Box Office: ‘Teenage Mutant Ninja Turtles’ Delivers $65 Million Debut, Sequel Announced

Teenage Mutant Ninja Turtles

Paramount Pictures was so pleased by “Teenage Mutant Ninja Turtles’s” $93.7 million global debut this weekend that it said it is moving forward with plans for a sequel to the franchise reboot.

Domestically, the film kicked up a sterling $65 million from 3,845 locations.

So cowabunga and cue the follow-up. Part two will land in theaters on June 3, 2016, with Michael Bay’s Platinum Dunes returning again as a producer and screenwriters Josh Appelbaum and André Nemec (“Mission: Impossible — Ghost Protocol”) coming back as screenwriters.

The sequel announcement comes after the film managed to hold off “Guardians of the Galaxy.” Analysts expected the Marvel film to take a bigger chunk out of “Ninja Turtles'” profits given that both films were expected to appeal to younger males. The comicbook film still managed to bring in $41.5 million in its sophomore weekend, a 56% drop from its debut that pushed its Stateside haul to $175.9 million. That’s roughly in line with what the first “Thor” and “Captain America” films did during the entirety of their domestic runs.

“‘Guardians’ is a great movie and it’s always tough to come right behind a great movie,” said Megan Colligan, president of domestic marketing and distribution for Paramount. “Ultimately we played more like a family film and they played a notch older. … The great thing about summer is the marketplace is able to expand to allow for these two films.”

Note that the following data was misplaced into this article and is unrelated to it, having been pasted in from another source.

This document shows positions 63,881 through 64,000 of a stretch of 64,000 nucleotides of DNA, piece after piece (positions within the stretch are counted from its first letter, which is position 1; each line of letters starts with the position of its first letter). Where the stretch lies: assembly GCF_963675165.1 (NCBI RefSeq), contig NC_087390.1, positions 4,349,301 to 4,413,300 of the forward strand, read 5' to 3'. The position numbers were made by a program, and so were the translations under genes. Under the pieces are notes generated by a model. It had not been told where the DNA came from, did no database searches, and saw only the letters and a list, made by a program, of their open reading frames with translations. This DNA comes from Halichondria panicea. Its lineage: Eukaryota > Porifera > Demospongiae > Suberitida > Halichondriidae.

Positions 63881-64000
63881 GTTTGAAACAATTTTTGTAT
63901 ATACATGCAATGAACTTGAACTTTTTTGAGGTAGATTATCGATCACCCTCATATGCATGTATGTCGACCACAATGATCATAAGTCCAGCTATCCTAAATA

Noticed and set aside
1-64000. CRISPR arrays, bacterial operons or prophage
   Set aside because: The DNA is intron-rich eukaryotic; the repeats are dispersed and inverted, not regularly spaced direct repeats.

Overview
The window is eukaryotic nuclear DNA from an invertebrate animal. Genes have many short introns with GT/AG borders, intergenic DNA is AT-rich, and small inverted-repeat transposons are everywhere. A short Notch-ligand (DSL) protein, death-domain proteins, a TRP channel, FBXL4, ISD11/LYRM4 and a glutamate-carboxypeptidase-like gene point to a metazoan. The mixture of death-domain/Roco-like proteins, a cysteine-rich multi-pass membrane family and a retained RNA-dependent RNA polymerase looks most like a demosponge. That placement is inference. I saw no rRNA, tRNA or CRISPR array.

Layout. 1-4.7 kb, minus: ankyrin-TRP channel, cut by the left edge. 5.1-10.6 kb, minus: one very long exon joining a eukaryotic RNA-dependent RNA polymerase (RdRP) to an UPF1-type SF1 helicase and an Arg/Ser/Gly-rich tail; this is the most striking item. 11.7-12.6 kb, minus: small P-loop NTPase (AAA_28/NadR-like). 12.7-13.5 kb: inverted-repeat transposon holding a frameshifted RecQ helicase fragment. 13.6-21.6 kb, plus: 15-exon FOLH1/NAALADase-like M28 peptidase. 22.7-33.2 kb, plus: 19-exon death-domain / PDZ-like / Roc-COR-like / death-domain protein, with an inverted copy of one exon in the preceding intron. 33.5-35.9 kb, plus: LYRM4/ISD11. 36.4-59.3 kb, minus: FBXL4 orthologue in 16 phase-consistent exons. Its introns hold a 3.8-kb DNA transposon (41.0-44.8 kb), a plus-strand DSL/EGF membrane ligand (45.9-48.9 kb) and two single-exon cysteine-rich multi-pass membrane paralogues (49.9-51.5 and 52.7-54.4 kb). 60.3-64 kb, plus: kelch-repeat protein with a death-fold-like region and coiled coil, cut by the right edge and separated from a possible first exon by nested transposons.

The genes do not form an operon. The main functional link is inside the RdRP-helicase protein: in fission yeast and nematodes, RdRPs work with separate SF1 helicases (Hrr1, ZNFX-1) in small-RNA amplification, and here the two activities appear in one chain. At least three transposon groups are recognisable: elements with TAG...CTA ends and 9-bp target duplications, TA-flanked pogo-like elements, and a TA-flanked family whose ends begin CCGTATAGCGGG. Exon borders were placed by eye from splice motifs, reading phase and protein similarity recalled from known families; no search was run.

Males made up 61% of “Ninja Turtles'” opening audience, which was 45% under the age of 25. That was roughly the same as “Guardians'” debut weekend, which was 55% 26 and older, and 56% male. “Ninja Turtles” success was fueled by two core groups. It appealed to both younger crowds and twenty-somethings who remembered the original 1990s television show, films and toylines with fondness.

“A lot of it was nostalgia,” said Paul Dergarabedian, senior media analyst for Rentrak. “There is a generational affection for these characters.”

“Ninja Turtles” was a big $125 million gamble for Paramount Pictures, which is trying to demonstrate to its corporate leaders at Viacom that it can pull off big-screen synergy. In the case of “Ninja Turtles,” that meant capitalizing on the highly-rated cartoon reboot that was overseen by Nickelodeon, another Viacom property.

“This is a really important property for all of Viacom,” said Colligan. “The show is a big hit, and in terms of the toys and merchandise, kids have a huge appetite for it and really, really love this brand.”

A week after “Guardians of the Galaxy” broke records for the month with its $94.3 million bow, “Ninja Turtles” scored the fourth-biggest August debut in history. In addition to the Marvel film, it trails “The Bourne Ultimatum” ($69.3 million) and “Rush Hour 2” ($67.4 million).